Hueth, Kyle D.
kyle.hueth at ARUPLAB.COM
Thu May 5 20:48:26 UTC 2016
Here is an additional resource from the National Center for Health Statistics at the CDC. Nothing ground breaking, but valuable. http://www.cdc.gov/nchs/nvss/death_certification_problems.htm
This discussion makes me think about the potential opportunity to apply EMR health information and machine learning to generate a cause of death-or suggestions to the physician signing out the record-in a uniform and consistent manner. Accurately monitoring deaths (and all outcomes) is crucial to propel the quality movement continuously forward. Not being able to accurately monitor quality and improvement will be very disappointing from a care and reimbursement perspective.
From: Leonard Berlin [mailto:lberlin at LIVE.COM]
Sent: Thursday, May 05, 2016 2:19 PM
To: IMPROVEDX at LIST.IMPROVEDIAGNOSIS.ORG
Subject: Re: [IMPROVEDX] death certificates
This makes one wonder whether medical errors really are the third most common cause of deaths!
With all the studies out there claiming frequent fatal medical errors, one has to wonder whether in each case the medical chart was carefully evaluated in detail to determine beyond reasonable doubt that the death was due to a medical error.......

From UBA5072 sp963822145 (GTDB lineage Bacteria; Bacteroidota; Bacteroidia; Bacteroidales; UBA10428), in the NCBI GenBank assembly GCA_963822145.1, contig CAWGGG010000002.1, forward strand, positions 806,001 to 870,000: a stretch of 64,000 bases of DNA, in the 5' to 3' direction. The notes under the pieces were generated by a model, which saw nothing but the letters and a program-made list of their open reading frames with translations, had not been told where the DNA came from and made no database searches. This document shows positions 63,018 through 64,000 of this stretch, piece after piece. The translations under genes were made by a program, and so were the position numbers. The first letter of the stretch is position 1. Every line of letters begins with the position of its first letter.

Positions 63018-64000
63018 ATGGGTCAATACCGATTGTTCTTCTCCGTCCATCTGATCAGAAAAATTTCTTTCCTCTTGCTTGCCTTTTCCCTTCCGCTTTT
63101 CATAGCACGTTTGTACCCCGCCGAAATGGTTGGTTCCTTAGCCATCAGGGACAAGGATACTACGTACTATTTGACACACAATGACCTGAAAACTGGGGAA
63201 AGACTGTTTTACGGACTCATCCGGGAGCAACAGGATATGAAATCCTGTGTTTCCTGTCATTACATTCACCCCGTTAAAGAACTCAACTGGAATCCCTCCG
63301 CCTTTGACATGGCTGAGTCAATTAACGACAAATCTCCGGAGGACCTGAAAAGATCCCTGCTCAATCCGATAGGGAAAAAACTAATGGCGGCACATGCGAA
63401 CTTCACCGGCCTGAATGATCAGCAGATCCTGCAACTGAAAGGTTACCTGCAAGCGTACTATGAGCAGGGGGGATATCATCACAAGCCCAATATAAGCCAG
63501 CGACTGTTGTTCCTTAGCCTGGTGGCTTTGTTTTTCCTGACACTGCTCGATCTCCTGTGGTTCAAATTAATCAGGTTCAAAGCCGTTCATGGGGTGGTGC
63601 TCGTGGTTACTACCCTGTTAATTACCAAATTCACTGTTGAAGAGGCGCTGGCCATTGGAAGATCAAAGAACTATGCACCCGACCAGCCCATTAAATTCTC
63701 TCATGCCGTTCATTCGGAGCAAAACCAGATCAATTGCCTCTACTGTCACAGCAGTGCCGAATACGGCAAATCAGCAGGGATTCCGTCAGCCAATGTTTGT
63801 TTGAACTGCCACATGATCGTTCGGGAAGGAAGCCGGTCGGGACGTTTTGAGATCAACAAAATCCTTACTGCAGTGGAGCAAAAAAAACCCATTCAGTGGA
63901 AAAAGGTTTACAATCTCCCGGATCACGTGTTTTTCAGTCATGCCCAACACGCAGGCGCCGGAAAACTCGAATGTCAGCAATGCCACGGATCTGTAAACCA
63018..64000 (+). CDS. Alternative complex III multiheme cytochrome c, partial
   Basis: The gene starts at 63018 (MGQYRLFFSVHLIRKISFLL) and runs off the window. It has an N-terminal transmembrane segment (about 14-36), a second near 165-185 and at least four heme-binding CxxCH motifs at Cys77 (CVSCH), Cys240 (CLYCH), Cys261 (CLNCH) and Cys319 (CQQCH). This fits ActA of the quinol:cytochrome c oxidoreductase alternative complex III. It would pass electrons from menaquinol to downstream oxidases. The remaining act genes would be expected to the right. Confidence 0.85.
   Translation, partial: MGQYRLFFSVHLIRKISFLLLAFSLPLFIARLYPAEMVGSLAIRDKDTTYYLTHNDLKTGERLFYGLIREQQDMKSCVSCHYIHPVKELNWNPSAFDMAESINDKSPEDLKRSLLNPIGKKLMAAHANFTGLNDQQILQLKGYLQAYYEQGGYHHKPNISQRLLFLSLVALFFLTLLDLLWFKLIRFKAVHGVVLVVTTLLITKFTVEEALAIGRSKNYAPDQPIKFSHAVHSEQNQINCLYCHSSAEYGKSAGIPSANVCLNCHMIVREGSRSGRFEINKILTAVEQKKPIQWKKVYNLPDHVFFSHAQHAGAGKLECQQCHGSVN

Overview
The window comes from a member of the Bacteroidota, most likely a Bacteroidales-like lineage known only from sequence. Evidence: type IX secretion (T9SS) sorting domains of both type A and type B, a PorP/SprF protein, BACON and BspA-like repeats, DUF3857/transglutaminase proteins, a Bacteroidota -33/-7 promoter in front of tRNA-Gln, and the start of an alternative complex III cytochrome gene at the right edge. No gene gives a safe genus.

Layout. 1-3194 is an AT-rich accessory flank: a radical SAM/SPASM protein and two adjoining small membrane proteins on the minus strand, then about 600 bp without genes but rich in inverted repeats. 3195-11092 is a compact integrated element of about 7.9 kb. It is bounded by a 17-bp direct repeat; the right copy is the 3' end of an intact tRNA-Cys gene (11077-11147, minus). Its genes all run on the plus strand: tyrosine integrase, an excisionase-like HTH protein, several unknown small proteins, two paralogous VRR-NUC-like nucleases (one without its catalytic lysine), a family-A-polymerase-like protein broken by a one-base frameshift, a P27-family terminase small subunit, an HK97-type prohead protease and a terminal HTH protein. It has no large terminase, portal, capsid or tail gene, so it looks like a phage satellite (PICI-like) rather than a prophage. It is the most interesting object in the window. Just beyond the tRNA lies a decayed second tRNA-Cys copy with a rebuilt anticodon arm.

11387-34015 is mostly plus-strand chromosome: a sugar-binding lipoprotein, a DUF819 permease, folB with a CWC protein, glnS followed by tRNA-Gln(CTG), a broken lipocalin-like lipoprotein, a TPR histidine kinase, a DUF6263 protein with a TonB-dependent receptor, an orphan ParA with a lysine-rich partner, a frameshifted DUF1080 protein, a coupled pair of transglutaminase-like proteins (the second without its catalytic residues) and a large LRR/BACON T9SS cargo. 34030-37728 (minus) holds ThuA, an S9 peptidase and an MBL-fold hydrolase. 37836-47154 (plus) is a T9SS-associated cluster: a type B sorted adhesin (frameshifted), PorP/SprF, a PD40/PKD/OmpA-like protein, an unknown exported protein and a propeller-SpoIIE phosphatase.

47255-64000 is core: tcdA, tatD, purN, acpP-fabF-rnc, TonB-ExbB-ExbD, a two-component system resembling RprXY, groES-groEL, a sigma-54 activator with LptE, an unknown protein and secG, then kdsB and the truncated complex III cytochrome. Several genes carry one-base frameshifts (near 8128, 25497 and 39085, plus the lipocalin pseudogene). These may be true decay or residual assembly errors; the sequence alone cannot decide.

> Date: Thu, 5 May 2016 11:39:04 -0600
> From: lizregan53 at GMAIL.COM<mailto:lizregan53 at GMAIL.COM>
> Subject: [IMPROVEDX] death certificates
> To: IMPROVEDX at LIST.IMPROVEDIAGNOSIS.ORG<mailto:IMPROVEDX at LIST.IMPROVEDIAGNOSIS.ORG>
> I would not favor adding medical error to death certificates for a variety of reasons but the chief one being that it is so hard to define and while is obvious to those who want to see improvement, it is less obvious to those who want to avoid the concept. At the point where there is broader consensus on how to identify and reduce medical error (especially diagnostic error) I think it will be easier to record and track the event.
> I believe strongly that it is critical to do that, but we are not there yet.
> I have just completed a project to adjudicate cause of death in nearly a 1000 deaths for a large cohort study. The project involves reviewing both death certificates and medical records. At that level of review I did not see evidence of diagnostic error or other errors. Now that I consider the project in light of this discussion - I guess that is interesting.
> I don't interpret this to mean that none of those subjects experienced error, but rather to reflect on the invisibility of error in our record keeping.
> I wonder about the feasibility of re-reviewing the data with a more critical eye and finding more. However, I don't really think I would find much.
> Liz Regan
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